A civil rights organization is suing Facebook and its executives, claiming that CEO Mark Zuckerberg (Mark Zuckerberg) issued a “false and deceptive” statement to Congress, saying that the giant social network deleted hate speech and other violations of its rules. material.

A lawsuit filed by Muslim advocates in the Washington, D.C. Superior Court on Thursday stated that Zuckerberg and other senior executives “have launched a coordinated campaign to persuade the public, elected representatives, federal officials, and non-profits in the country’s capital. Organization leader Facebook is a safe product.”

The lawsuit alleges that Facebook has repeatedly been warned of hate speech and called for violence on its platform, but nothing has been achieved. The lawsuit alleges that making false and deceptive statements regarding the removal of hateful and harmful content violated the District of Columbia’s Consumer Protection Law and fraud guidelines.

The lawsuit said: “Every day, ordinary people are bombarded with harmful content, violating Facebook’s own policies on hate speech, bullying, harassment, dangerous organizations, and violence.” “Hate, anti-Muslim attacks are particularly common on Facebook.”

Facebook said in a statement that it does not allow hate speech on its platform, and said it regularly cooperates with “experts, non-profit organizations, and stakeholders” to ensure that Facebook is a safe place for everyone, and recognizes Anti-Muslim speech may take different forms.

The company is headquartered in Menlo Park, California, and said it has invested in artificial intelligence technology aimed at eliminating hate speech and has proactively detected 97% of the hate it eliminates.

Facebook declined to comment. The statement did not address the allegations of the lawsuit, which claimed that it did not remove hate speech and anti-Muslim networks from its platform even when it was notified of the existence of hate speech and anti-Muslim networks.

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For example, the lawsuit cited research by Megan Squire, a professor at Elon University, who posted research on anti-Muslim groups on Facebook and alerted the company. According to the lawsuit, Facebook did not delete these groups, but it did change the way external scholars access its platform, so the kind of research Squire did “is impossible unless it is conducted by Facebook employees.”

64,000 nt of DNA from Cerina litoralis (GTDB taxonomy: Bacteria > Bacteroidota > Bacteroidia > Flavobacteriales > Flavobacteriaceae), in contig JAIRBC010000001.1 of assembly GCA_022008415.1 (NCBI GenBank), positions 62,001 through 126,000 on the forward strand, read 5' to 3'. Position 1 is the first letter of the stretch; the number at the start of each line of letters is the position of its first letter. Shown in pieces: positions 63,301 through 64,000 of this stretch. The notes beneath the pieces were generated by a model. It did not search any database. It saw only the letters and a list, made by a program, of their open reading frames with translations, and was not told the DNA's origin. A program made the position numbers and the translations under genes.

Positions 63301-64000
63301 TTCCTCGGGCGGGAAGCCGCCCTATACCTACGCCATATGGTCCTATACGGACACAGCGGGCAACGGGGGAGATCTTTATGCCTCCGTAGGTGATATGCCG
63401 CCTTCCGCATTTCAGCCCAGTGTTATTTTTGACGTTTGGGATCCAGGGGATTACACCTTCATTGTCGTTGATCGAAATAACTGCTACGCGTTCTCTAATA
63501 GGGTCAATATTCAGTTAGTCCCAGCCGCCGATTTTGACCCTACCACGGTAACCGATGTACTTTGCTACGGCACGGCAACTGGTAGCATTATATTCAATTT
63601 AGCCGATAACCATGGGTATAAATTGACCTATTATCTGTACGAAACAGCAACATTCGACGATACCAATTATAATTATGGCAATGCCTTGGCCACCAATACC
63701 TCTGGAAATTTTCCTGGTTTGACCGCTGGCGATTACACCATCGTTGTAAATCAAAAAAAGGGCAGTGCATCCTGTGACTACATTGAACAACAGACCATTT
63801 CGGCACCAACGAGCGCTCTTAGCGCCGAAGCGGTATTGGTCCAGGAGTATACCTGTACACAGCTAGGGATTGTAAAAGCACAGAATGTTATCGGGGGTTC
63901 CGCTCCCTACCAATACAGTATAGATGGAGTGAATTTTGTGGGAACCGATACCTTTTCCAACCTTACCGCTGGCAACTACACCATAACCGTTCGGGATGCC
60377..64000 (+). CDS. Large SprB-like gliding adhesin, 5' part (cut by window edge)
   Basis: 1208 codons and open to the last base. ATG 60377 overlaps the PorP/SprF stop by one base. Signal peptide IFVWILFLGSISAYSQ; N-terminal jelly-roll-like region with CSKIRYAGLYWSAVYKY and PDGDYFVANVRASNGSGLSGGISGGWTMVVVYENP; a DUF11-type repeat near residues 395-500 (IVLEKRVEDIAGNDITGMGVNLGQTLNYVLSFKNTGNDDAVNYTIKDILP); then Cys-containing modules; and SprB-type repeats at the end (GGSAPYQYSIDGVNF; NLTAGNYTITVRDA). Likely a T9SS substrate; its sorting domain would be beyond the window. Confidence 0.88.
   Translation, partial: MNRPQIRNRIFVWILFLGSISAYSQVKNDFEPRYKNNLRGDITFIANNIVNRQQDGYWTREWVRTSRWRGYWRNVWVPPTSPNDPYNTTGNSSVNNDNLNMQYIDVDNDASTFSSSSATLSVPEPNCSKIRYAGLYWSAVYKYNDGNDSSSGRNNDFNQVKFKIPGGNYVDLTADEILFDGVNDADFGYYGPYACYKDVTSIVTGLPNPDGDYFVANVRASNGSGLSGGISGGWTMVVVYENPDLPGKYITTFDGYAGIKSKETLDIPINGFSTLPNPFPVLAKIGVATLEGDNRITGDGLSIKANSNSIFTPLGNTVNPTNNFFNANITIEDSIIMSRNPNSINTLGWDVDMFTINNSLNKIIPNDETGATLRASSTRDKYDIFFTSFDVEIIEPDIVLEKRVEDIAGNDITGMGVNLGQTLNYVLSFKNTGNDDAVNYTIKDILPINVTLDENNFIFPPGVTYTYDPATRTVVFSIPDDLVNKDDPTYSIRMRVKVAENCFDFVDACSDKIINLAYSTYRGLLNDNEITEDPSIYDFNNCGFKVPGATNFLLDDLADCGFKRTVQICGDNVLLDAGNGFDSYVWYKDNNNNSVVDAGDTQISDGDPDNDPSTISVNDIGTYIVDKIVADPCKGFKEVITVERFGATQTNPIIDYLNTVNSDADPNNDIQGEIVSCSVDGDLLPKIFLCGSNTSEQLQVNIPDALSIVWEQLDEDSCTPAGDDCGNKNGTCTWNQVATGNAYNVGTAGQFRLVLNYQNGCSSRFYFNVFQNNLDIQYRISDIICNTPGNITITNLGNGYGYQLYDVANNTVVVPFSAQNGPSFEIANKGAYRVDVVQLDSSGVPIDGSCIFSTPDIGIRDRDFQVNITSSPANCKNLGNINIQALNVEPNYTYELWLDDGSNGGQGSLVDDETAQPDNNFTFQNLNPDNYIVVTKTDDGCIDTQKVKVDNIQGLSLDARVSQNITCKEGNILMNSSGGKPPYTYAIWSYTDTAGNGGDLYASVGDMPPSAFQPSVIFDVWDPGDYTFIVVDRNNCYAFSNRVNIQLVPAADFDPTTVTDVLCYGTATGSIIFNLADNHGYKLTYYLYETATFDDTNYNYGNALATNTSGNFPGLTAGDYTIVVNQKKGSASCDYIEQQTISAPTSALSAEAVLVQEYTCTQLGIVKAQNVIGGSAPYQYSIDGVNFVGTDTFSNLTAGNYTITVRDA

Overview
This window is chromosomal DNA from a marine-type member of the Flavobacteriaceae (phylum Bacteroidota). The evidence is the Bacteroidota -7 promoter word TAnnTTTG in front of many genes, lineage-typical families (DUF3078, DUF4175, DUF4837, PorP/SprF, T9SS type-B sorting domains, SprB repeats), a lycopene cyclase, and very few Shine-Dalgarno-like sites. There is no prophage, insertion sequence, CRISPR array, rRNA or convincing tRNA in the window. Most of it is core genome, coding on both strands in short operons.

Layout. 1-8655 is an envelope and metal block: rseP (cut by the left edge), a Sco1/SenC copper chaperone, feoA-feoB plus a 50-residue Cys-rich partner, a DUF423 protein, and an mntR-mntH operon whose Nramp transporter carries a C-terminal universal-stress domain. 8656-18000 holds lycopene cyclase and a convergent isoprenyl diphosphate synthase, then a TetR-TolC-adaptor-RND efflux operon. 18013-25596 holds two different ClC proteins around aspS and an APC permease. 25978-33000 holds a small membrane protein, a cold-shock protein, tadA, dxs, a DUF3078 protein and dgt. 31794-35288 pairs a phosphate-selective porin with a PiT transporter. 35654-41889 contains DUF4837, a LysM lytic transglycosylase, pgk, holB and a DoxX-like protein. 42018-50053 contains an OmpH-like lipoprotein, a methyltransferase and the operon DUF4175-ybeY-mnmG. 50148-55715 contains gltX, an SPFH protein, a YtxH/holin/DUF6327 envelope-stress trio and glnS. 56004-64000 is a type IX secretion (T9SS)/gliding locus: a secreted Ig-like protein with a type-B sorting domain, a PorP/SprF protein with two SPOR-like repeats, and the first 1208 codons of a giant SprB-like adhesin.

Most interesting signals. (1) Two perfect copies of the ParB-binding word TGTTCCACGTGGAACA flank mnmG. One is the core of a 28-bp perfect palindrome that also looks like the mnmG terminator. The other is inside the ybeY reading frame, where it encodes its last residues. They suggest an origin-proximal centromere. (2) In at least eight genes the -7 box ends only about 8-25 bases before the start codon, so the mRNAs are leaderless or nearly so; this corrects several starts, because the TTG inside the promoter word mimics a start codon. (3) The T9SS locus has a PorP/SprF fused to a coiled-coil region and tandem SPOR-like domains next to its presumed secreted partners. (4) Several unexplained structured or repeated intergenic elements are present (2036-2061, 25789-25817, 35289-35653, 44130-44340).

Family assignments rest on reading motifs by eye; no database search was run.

Facebook’s hate speech policy prohibits “fake speech or images”, violent appeals, references to inferiority and low self-esteem, and generalization of low self-esteem, targeting individuals or groups. This policy applies to people based on race, religion, and national origin. Attack, disability, religious beliefs, caste, sexual orientation, gender, gender identity and serious illness.

But according to the lawsuit, in an example on April 25, 2018, Squire reported an organization called “Purge Worldwide” to Facebook. The organization described it as: “This is an anti-Islamic organization, a place to share information about what is happening in the world.”

Facebook responded that it will not delete the group or content. The lawsuit cites examples of other organizations whose names are “Death of the Killing of Muslim Muslims” and “Islamic Defilement.” Despite being notified, Facebook did not delete them, even though Facebook’s policy prohibits them based on ” Citing or relatively filthy “religion.” In the latter case, Facebook did delete some posts from the forum, but did not delete the forum itself.

The lawsuit also invoked Facebook’s exceptions to its former President Donald Trump’s policy, which issued a list of candidates in 2016 to prohibit all Muslims from entering the United States. Facebook’s exceptions to its rules.

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Zuckerberg and other social media executives have repeatedly testified to Congress on how they are fighting extremism, hatred and misinformation on their platforms. Zuckerberg told the House Energy and Commerce Committee that the issue is “subtle.”

He said, “Any system will make mistakes in reducing harmful substances.”

The plaintiff sought a trial by a jury and paid US$1,500 (approximately 11.2 million rupees) for each infringement.

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